On February 26th, the Centers for Disease Control and Prevention confirmed the first diagnosed case of Sars-Cov-2 (also known as COVID-19, and colloquially as the “coronavirus”) in a person without an obvious exposure from travel history or another known patient – a phenomenon referred to as “community spread” in the United States.
Global headlines have been dominated by the international spread and impact of the novel coronavirus since its discovery in Wuhan, China in December 2019. While the United States is just beginning to experience widespread infections yet, schools and parents alike have already started contemplating how to respond if conditions worsen closer to home.
The situation highlights an issue well-known to American schools: their propensity to serve as distributors of infectious disease. The formula is simple: concentrate young, developing immune systems in an enclosed box and all it takes is one kid with a sniffly nose to start a chain reaction. In 2018, excessive absences due to flu season prompted school closures in 20 U.S. school districts across 12 states.
This problem has simmered for years, with most districts generally accepting the inevitable; that there will be a few times each year when absences peak and teachers pray that their students — and they themselves — will be spared.
COVID-19, a disease with no vaccine, presents a novel opportunity to re-shape how we think about preparing for the worst.
Health and well-being in schools is a nascent area of focus among both education and design professionals, but resources are emerging to equip districts and architects to design health and well-being initiatives into our schools. The CDC publishes a framework for healthy schools called the “Whole School, Whole Community, Whole Child (WSCC)” that includes “Physical Environment” among its 10 component areas alongside “Employee Wellness,” “Nutrition Environment and Services,” and even par with “Health Services.”
If the physical environment is to help promote health and wellness among students and faculty, then architects and districts need a new vocabulary and research set with which to operate. One such system, the WELL Standard, comes from the International WELL Building Institute (IWBI), which partners with the Mayo Clinic and other health institutions to research strategies and certify buildings for healthy design and maintenance policies. IWBI also accredits professionals knowledgeable in the WELL standard to facilitate WELL informed design benefits like enhanced air quality and lighting that works with the body’s inherent circadian rhythm.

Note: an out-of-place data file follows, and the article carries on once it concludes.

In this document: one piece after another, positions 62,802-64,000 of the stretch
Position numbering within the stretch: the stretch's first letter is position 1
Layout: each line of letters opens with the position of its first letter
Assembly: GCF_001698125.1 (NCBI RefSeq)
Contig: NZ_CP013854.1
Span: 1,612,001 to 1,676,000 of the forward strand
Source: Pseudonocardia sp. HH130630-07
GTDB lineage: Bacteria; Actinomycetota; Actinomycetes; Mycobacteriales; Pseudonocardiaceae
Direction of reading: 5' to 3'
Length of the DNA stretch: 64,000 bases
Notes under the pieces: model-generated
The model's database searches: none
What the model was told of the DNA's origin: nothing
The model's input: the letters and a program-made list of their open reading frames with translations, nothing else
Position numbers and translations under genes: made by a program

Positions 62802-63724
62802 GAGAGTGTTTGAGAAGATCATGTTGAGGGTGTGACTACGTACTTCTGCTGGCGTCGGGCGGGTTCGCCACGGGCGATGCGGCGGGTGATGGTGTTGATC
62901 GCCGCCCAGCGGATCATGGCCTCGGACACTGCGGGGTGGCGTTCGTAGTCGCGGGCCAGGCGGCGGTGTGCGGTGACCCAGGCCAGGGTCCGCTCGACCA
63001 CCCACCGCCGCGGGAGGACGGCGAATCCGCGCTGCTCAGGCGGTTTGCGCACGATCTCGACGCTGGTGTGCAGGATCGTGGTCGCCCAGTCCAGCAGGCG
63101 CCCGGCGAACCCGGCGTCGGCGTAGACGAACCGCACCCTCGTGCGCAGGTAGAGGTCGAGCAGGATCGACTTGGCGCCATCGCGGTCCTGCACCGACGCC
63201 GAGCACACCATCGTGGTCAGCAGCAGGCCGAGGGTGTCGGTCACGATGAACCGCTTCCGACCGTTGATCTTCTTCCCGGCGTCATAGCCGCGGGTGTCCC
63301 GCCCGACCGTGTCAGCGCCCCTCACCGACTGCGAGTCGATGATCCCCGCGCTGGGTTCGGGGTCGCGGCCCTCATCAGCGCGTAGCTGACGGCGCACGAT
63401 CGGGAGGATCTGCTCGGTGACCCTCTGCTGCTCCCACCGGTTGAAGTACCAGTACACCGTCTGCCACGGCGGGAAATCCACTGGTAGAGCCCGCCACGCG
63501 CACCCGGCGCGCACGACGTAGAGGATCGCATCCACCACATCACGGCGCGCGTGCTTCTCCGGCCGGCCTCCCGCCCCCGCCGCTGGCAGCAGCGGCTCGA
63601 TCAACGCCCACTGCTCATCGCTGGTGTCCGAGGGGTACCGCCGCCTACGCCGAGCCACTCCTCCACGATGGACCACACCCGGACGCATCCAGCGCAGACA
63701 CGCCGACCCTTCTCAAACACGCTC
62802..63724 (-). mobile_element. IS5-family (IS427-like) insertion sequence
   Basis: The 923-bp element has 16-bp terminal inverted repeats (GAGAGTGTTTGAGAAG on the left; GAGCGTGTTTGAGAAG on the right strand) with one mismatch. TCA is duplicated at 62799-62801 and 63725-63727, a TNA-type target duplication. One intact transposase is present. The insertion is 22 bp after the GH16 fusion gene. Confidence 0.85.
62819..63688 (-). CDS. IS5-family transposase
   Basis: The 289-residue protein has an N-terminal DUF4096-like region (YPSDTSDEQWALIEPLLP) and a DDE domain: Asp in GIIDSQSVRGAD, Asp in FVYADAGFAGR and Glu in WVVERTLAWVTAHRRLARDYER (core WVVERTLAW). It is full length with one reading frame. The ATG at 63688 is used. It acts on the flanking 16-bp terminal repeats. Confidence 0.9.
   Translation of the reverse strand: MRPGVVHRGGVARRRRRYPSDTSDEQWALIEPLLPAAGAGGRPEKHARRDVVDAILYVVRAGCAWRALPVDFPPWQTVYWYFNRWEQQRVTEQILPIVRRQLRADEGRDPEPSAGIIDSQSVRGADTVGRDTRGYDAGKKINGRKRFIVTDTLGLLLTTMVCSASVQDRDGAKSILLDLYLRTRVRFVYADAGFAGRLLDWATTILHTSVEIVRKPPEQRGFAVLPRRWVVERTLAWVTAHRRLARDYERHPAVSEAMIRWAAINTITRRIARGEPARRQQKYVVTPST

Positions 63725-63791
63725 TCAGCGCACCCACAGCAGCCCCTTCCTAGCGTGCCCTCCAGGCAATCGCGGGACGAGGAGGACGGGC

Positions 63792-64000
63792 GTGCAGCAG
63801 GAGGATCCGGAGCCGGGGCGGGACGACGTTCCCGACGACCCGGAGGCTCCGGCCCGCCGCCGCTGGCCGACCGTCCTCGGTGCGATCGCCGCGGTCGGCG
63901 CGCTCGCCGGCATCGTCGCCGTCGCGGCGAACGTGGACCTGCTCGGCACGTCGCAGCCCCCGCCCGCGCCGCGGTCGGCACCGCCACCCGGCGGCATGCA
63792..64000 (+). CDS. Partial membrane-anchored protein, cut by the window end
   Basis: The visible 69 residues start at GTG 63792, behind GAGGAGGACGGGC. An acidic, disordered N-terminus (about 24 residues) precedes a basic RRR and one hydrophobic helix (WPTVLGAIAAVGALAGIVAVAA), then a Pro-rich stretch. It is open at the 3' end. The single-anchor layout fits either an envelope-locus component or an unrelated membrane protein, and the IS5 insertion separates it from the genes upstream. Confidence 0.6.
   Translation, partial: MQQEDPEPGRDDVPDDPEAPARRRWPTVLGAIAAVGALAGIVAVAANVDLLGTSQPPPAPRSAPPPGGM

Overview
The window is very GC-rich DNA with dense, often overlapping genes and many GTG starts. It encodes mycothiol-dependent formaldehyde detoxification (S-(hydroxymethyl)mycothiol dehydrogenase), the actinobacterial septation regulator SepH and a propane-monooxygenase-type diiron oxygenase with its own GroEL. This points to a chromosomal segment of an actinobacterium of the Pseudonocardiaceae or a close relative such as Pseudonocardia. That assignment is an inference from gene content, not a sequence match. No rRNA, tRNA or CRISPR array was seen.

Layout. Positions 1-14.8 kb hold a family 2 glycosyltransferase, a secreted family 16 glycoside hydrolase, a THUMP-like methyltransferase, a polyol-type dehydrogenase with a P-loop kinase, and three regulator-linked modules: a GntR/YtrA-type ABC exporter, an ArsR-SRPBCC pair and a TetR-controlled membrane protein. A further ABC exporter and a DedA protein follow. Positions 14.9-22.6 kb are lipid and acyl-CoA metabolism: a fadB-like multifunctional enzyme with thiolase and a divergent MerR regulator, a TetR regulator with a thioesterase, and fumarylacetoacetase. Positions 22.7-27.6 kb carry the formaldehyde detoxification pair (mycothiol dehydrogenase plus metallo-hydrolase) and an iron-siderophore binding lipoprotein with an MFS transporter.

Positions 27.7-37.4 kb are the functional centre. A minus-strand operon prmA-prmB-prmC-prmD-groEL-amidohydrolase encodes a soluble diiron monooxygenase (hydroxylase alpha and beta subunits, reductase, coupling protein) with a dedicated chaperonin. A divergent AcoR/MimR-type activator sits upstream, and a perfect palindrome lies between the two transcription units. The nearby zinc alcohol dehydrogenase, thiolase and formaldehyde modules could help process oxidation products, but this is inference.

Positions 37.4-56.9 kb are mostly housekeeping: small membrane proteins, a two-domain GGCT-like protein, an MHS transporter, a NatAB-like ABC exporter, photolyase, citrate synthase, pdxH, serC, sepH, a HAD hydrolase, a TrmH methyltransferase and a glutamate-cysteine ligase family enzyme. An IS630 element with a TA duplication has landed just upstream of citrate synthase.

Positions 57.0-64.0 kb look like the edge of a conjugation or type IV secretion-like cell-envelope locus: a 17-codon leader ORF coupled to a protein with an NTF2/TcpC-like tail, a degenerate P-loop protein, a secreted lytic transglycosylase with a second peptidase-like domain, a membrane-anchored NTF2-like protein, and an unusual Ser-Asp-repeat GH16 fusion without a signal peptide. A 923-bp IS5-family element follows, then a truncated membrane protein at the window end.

Prominent architecture firms have invested deeply in cultivating their knowledge of such systems to better serve their clients. HKS, for example, has more than 100 WELL-accredited professionals including Wayne Reynaud, a vice president of the firm’s education sector.
Reynaud’s recent work with the Birdville Independent School District in Texas on its $22.4 million Smithfield Elementary campus replacement integrated research into the physiological benefits of access to nature – often called “biophilia”- to reduce stress and boost the immune system of students and faculty. From a grove of trees in the entry plaza to the organically inspired Sensory Path for diverse learners to the nature-influenced materials and patterns in the makerspace and Learning Commons, Smithfield Elementary is designed to embrace its community with a comforting familiarity with the natural environment.
Ultimately, this fresh awareness of the relationship between schools and health instigated by COVID-19 is merely the latest form of a simple premise at the heart of HKS design: how do we do what’s best for students and the faculty who care for their education? Hand sanitizer, easy access to hand-washing sinks and a stocked tissue cabinet are a good first step. But as we’re beginning to see in examples like Smithfield Elementary, there’s more we can do to build wellness into the future design of our schools.
This investment in preparedness will pay dividends every day in the form of higher focus, productivity, improved baseline health, social engagement, and myriad other benefits, and when an acute crisis like COVID-19 or the seasonal flu emerges they act as a natural buffer to mitigate risk and the spread of communicable disease. As we’re already seeing campus and district closures in the United States (and districts abroad closing for months at a time) we now have the opportunity to ask how we can take the next step in wellness preparation.
And while these strategies can help us prepare for future outbreaks, the CDC has a series of recommendations for schools to respond to the current coronavirus situation at: https://www.cdc.gov/coronavirus/2019-ncov/community/schools-childcare/index.html.